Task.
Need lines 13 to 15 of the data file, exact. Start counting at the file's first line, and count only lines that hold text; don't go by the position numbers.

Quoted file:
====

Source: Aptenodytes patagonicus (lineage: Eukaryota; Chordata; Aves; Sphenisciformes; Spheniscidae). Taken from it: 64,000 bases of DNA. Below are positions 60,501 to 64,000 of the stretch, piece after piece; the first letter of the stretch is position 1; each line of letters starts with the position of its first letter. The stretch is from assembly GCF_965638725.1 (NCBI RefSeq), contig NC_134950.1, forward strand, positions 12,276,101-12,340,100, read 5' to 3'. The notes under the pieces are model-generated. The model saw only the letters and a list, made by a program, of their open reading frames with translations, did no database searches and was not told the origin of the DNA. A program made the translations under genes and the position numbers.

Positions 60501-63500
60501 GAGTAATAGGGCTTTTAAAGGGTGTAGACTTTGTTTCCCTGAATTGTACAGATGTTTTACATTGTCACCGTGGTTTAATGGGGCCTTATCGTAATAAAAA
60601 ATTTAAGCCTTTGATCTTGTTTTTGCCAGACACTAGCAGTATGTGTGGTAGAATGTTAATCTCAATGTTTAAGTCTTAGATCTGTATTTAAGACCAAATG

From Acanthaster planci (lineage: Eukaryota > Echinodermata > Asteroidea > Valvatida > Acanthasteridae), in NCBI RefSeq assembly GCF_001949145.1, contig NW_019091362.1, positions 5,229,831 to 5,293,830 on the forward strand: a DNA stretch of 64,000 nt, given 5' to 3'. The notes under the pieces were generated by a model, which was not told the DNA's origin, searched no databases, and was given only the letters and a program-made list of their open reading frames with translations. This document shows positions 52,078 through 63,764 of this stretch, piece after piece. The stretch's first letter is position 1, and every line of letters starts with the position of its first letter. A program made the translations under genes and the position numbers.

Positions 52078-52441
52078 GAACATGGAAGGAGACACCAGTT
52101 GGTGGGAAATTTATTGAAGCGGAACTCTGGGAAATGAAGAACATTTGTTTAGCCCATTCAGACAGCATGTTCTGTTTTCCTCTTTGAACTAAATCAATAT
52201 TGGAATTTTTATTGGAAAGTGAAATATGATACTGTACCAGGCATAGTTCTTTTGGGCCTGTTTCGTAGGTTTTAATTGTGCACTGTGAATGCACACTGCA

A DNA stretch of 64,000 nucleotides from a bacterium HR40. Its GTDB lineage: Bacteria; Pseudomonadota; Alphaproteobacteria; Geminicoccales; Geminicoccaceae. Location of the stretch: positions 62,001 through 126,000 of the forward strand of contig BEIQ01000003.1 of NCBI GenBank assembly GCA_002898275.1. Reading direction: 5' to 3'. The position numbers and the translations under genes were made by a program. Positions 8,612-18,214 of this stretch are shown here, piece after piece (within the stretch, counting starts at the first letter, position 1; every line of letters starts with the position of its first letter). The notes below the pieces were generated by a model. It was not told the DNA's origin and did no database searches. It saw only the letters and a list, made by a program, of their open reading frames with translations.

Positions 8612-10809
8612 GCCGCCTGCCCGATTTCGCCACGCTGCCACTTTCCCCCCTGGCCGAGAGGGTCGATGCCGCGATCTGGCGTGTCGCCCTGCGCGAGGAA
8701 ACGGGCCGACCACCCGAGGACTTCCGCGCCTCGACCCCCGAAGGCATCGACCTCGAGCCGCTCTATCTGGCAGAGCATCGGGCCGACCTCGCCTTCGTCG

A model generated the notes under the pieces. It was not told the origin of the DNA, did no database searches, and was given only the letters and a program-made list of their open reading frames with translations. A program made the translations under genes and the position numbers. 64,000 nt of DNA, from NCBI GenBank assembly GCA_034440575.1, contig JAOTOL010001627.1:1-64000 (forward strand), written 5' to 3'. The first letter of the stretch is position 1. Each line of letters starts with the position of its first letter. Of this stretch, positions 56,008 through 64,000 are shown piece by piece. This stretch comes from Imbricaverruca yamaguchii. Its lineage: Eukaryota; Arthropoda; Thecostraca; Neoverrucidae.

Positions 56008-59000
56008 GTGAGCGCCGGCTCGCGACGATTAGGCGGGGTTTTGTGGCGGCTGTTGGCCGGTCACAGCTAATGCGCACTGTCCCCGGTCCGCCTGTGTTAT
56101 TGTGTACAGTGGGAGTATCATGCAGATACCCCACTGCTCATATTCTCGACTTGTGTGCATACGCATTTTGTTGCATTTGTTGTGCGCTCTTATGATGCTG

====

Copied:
8701 ACGGGCCGACCACCCGAGGACTTCCGCGCCTCGACCCCCGAAGGCATCGACCTCGAGCCGCTCTATCTGGCAGAGCATCGGGCCGACCTCGCCTTCGTCG

A model generated the notes under the pieces. It was not told the origin of the DNA, did no database searches, and was given only the letters and a program-made list of their open reading frames with translations. A program made the translations under genes and the position numbers. 64,000 nt of DNA, from NCBI GenBank assembly GCA_034440575.1, contig JAOTOL010001627.1:1-64000 (forward strand), written 5' to 3'. The first letter of the stretch is position 1. Each line of letters starts with the position of its first letter. Of this stretch, positions 56,008 through 64,000 are shown piece by piece. This stretch comes from Imbricaverruca yamaguchii. Its lineage: Eukaryota; Arthropoda; Thecostraca; Neoverrucidae.

Positions 56008-59000